IOC investigates Timanovskaya case – Belarus threatens sanctions | free press

Warsaw (AP) – The alleged attempted kidnapping of sprinter Kristina Timanowskaja at the Tokyo Games has consequences for Belarus’ sports elite. The International Olympic Committee (IOC) has opened a formal investigation.

Representatives of athletes also call for an immediate ban on the NOK of Belarus (Belarus). The sportswoman, who according to the Belarusian opposition would be forced to return to Minsk “by force”, will soon leave for the Polish asylum. Polish Prime Minister Mateusz Morawiecki demanded that the “aggression of the Belarusian security services on Japanese soil” must meet “resolute resistance from the international community”.

Timanovskaya was targeted by Belarusian authorities for criticizing sports officials in her home country. At Haneda Airport, she refused the return flight and turned to the Japanese police.

“She’s fine”

“She is exhausted, scared, but very grateful for our help at this extremely difficult time in her sports career,” said Polish Ambassador to Japan, Pawel Milewski. Poland had granted the 24-year-old a humanitarian visa. On Tuesday, Milewski posted a joint photo, writing, “You’re fine.”

The IOC also claimed that Timanovskaya had said in several conversations that she felt “safe and protected”. The Belarus Olympic Committee is expected to take a position on the matter on Tuesday. “We need to establish all the facts and hear all concerned before taking any further action,” IOC spokesman Mark Adams said. Adams declined to say when the IOC would complete its investigation. “These things take time. We need to get to the bottom of this,” he said.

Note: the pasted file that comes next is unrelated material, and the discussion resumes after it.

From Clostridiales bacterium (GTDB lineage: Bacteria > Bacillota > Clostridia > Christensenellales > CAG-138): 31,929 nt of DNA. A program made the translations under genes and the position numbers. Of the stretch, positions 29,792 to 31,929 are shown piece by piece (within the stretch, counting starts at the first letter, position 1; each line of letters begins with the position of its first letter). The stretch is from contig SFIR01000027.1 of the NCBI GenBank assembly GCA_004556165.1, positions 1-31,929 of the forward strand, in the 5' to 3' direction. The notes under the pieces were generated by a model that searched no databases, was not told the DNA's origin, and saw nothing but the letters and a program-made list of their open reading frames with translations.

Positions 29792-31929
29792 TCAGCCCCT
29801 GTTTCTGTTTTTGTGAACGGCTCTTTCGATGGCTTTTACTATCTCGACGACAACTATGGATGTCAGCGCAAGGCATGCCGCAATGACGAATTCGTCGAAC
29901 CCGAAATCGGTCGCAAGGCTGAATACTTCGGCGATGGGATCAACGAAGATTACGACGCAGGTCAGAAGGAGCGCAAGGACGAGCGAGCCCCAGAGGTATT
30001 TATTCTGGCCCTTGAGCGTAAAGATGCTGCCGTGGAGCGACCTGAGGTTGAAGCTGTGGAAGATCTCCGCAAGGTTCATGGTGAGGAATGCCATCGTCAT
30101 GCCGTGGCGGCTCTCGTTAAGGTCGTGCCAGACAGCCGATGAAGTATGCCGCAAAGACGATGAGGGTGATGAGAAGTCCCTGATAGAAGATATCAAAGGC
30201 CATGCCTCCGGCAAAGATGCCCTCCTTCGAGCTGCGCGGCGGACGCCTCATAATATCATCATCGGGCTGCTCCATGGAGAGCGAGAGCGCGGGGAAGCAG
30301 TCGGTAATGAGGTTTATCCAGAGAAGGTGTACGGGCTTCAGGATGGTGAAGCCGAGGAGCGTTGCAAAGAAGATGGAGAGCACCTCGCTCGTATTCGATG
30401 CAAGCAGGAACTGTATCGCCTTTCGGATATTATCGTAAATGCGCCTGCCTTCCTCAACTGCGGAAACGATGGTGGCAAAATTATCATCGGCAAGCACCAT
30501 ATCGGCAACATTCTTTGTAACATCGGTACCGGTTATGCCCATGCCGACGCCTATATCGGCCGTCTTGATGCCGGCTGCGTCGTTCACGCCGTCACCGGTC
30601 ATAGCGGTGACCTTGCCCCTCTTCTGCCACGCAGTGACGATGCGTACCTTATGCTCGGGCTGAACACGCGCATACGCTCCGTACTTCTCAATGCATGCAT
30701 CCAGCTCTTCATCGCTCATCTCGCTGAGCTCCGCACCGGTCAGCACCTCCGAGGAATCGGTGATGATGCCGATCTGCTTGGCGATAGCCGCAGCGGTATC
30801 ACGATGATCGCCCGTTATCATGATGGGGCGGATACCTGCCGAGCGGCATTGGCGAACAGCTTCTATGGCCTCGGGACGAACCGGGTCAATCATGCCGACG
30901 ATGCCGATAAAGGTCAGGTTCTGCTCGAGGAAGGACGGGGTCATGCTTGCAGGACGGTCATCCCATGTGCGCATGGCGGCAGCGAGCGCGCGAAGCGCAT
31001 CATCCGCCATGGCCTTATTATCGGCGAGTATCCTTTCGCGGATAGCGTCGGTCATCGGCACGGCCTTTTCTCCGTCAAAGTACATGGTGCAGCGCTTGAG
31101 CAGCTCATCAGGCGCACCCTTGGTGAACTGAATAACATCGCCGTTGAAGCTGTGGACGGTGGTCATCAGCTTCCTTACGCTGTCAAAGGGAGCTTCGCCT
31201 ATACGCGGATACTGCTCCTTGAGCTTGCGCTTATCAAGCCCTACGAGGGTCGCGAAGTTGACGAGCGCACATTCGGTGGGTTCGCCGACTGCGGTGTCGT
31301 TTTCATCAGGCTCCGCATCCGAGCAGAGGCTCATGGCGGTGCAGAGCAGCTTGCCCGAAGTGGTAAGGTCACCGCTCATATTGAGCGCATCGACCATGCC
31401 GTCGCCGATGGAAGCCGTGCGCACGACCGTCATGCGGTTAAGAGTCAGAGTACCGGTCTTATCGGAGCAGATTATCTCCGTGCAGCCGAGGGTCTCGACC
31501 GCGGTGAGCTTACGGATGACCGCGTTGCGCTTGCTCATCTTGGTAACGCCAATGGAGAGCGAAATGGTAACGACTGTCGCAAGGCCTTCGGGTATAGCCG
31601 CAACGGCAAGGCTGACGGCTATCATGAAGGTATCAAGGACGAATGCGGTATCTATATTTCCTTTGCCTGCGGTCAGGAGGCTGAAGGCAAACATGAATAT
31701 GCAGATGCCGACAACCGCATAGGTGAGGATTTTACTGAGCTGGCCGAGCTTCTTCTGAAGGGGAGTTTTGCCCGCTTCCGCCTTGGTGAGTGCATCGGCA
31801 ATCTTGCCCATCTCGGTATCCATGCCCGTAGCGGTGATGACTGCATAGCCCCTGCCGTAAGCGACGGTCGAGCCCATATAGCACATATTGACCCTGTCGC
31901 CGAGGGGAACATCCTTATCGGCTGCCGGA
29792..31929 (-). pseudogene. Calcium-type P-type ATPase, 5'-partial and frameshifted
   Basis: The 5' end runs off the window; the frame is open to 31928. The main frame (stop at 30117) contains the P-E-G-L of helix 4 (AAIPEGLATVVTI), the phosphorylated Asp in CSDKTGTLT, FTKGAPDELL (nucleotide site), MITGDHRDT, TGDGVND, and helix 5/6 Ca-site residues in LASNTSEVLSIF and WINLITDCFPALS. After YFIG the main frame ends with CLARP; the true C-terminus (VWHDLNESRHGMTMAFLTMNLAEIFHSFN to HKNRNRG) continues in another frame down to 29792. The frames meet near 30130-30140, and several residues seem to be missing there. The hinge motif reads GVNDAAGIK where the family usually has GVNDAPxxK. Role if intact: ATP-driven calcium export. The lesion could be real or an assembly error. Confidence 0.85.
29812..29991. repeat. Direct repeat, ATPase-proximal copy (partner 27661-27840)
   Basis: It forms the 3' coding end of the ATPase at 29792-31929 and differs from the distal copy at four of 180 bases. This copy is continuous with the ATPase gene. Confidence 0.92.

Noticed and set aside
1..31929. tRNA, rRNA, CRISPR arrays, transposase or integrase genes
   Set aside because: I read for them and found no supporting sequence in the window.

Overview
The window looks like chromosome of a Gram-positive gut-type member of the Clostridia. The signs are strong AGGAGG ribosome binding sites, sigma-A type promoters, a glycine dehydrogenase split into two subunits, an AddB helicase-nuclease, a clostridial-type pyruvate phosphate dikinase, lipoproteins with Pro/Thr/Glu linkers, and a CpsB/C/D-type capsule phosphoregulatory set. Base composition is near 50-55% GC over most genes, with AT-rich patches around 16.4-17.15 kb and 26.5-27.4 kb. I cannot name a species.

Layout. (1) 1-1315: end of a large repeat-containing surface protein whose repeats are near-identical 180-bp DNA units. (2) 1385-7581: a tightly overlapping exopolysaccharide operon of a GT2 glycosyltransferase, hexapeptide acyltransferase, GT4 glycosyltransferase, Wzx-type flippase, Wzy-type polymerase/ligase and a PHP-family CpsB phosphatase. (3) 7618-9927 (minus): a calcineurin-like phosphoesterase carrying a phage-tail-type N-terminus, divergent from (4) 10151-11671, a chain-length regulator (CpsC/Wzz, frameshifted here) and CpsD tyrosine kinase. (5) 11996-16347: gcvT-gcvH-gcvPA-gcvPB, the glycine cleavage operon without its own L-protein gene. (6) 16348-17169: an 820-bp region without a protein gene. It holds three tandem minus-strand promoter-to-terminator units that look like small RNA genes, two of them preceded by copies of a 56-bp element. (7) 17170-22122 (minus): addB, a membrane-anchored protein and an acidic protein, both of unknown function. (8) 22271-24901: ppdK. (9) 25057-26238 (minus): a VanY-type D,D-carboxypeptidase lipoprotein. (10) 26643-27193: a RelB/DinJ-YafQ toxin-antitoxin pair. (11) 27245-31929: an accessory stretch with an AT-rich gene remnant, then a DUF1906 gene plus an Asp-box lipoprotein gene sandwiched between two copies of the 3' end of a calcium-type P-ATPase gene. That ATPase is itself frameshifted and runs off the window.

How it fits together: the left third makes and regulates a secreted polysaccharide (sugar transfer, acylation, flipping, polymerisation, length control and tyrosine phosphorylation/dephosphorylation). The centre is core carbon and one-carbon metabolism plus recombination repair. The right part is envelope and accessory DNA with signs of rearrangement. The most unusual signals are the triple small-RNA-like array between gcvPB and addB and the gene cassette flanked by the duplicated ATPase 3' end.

Alliances of athletes such as Athleten Germany and Global Athlete campaigned for a crackdown. “The IOC should immediately suspend the Belarus Olympic Committee and allow all athletes from Belarus to run as neutral athletes under the Olympic flag,” said Global Athlete General Director Rob Koehler of the Canadian TV channel CBC.

Belarus’ NOK has been out of favor with the IOC for some time. Rulers Alexander Lukashenko, who also long headed the NOK, and his son Viktor, who is now the association’s head, were banned from all Olympic activities, including the Tokyo Games. The NOK leadership around the Lukashenkos did not adequately protect athletes from political discrimination within the country’s sports organizations, IOC chief Thomas Bach justified the sanctions last December. All financial donations to the NOK of Belarus have also been suspended for the time being.

Timanowskaja is waiting for a flight to Poland

Polish Prime Minister Morawiecki spoke in the Timanowskaya case of a “criminal attempt to kidnap a sportswoman who is critical of the Belarusian regime”.

Timanowskaya was also in the Polish embassy in Tokyo on Tuesday. There she expects the flight to Poland, said BBC deputy foreign minister Marcin Przdacz. “She is very welcome to continue her sports career on Polish soil,” he emphasized.

According to the IOC, it has contacted the National Olympic Committee of Poland to ask how to support Timanovskaya in the future. “Our number one priority is the safety of the athletes,” said IOC spokesman Adams. The IOC’s approach should encourage not only Belarusian athletes, but also all athletes that the umbrella organization will listen to their concerns with open ears.

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